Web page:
City of Vancouver apologizes for its role in 1914 Komagata Maru incident


VANCOUVER
City Council on Wednesday unanimously passed a motion brought by Councillor Jean Swanson to formally apologize “for the injustice of the motion of the June 1914 Council that passed a resolution saying it was “unalterably opposed to the admittance of Hindus and other Asiatic races into this country…” and that “… these people would prove a serious menace to our civilization, both economically and socially …” and its cruel effects on individuals and families impacted by the Komagata Maru incident.”

The City also declared that May 23 will be known as “Komagata Maru Remembrance Day” in Vancouver.

Raj Singh Toor, Vice-President and Spokesperson for the Descendants of the Komagata Maru Society, also spoke on the occasion. He told The VOICE that on behalf of the society he thanks Swanson for bringing the motion. He added: “I am glad to be a part of making this happen.”

Komagata Maru Apology and Remembrance Day Proclamation

WHEREAS

1. On May 23, 1914, three hundred and seventy-six British Subjects from India of Sikh, Muslim and Hindu origin arrived in Vancouver Harbour aboard the Komagata Maru, seeking to enter Canada;

2. On July 23, 1914, the Komagata Maru was forced to leave as a result of a discriminatory act by the Government of Canada, without allowing the passengers to disembark;

3. On May 23, 2008, at the request of the Descendants of the Komagata Maru Society, the BC Government apologized for the events of May 23, 1914, stating that “The House deeply regrets that the passengers, who sought refuge in our country and our province, were turned away without benefit of the fair and impartial treatment befitting a society where people of all cultures are welcomed and accepted”;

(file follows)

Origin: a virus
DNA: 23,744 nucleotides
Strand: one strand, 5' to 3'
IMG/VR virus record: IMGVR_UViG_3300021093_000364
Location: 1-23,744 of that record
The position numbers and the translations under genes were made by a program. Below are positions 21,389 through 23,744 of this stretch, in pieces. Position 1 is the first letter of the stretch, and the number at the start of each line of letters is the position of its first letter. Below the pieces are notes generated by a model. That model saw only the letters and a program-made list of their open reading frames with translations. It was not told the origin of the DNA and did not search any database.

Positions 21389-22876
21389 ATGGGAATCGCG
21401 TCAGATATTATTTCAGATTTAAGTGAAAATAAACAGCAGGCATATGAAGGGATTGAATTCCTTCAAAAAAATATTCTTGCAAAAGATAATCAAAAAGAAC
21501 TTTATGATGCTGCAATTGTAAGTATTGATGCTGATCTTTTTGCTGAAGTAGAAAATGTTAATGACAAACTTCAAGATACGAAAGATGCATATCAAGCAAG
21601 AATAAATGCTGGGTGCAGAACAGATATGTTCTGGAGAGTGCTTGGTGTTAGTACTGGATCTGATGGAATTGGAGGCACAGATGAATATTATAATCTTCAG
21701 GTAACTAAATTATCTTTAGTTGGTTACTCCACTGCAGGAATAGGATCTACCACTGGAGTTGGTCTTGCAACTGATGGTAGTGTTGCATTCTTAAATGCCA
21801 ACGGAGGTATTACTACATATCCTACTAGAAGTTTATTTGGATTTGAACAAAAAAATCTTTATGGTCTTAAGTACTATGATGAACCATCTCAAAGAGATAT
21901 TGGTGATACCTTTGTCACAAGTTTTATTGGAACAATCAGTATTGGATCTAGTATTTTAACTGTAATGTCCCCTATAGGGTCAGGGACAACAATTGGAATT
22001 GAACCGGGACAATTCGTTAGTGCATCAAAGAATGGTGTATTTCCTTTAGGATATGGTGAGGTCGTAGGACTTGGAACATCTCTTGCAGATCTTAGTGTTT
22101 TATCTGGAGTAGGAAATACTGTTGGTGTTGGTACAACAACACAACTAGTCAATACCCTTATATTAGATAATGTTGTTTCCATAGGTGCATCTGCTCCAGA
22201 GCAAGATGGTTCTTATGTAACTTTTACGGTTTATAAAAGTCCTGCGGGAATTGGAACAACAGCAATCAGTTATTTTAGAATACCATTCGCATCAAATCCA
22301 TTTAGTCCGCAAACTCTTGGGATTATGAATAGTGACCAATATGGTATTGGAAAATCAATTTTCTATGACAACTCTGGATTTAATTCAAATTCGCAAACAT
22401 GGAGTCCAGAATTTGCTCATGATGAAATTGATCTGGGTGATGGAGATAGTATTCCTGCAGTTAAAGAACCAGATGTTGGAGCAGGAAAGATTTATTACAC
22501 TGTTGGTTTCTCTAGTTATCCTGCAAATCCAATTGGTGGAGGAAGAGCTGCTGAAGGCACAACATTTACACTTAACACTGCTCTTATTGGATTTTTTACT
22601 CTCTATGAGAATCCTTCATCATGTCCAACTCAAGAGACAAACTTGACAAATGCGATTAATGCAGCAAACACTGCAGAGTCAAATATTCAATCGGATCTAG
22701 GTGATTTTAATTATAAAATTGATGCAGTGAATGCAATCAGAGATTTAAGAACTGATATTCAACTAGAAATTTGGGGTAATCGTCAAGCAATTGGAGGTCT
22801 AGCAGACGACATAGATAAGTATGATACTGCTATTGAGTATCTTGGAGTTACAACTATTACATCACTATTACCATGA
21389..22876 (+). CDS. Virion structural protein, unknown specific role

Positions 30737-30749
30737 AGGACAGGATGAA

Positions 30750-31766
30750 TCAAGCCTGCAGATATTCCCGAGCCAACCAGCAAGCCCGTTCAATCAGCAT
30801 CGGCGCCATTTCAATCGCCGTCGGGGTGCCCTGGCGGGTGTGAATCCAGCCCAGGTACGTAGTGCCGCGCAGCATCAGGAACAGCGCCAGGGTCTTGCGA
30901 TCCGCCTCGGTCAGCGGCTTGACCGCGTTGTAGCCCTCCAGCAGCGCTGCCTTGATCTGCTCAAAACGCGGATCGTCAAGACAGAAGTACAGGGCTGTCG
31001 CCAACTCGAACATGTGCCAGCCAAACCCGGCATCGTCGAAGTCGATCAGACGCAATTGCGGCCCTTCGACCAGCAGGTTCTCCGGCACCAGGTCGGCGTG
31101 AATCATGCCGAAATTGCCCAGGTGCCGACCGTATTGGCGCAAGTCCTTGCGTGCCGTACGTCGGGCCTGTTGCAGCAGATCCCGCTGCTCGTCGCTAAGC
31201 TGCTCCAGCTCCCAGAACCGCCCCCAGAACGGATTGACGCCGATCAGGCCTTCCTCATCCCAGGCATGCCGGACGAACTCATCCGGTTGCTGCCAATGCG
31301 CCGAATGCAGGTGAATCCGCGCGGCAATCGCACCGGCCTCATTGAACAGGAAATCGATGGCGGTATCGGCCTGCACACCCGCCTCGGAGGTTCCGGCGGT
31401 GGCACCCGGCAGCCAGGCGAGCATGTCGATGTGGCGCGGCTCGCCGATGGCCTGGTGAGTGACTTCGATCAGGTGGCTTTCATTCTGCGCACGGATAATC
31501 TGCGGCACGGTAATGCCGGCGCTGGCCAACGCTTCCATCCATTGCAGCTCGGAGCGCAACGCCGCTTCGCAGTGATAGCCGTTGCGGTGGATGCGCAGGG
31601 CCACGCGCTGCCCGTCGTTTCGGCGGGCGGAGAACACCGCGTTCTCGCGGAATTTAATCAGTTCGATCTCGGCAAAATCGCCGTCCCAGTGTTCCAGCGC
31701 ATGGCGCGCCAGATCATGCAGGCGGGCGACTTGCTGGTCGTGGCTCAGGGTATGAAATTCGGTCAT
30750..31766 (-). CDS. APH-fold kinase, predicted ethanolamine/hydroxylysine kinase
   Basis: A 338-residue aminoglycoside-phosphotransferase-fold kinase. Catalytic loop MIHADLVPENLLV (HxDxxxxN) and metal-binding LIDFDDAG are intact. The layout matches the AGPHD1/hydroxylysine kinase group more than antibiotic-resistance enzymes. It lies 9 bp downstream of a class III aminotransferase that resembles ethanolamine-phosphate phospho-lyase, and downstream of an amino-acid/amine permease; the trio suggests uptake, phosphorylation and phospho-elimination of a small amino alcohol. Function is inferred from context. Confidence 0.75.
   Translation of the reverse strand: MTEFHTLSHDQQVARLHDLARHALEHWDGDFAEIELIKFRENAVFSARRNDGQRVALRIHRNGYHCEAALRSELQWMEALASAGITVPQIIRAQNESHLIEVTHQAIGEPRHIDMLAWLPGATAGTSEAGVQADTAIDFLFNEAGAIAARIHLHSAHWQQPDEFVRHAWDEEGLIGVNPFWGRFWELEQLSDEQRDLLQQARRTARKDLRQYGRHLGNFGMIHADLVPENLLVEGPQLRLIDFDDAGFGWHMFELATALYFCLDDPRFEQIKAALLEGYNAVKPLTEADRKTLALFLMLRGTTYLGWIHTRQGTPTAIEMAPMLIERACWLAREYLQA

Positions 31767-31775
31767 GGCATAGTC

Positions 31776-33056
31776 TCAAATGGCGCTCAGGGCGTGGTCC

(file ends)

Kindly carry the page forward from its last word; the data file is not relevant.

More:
4. On May 18, 2016, at the request of the Descendants of the Komagata Maru Society, the Canadian Government apologized for the events of May 23, 1914, stating that it was sorry for its indifference and discriminatory laws, and that it was committed “to positive action – to learning from the mistakes of the past, and to making sure that we never repeat them”;

5. The City of Vancouver is committed to protecting British Columbians from hate, racism, and discrimination through legislation, education, and example;

6. The City of Vancouver is home to many diverse cultures where individuals can practice their beliefs and customs while respecting and learning from other traditions;

7. The City of Vancouver promotes multiculturalism and the full and free participation of all individuals in society; and

8. Vancouver Mayor Truman Baxter organized an anti-Asian rally, and the first speaker was the prominent politician H.H. Stevens. “I have no ill-feeling against people coming from Asia personally,” he told the crowd, “but I reaffirm that the national life of Canada will not permit any large degree of immigration from Asia…I intend to stand up absolutely on all occasions on this one great principle-of a white country and a white British Columbia.” (http://www.vancouverhistory.ca/archives_komagatamaru.htm [vancouverhistory.ca])

THEREFORE BE IT RESOLVED

A. THAT Council formally apologizes for the injustice of the motion of the June 1914 Council that passed a resolution saying it was “unalterably opposed to the admittance of Hindus and other Asiatic races into this country…” and that “… these people would prove a serious menace to our civilization, both economically and socially …” and its cruel effects on individuals and families impacted by the Komagata Maru incident.

B. THAT the City of Vancouver declare, by proclamation, that May 23rd shall be known as “Komagata Maru Remembrance Day” in Vancouver.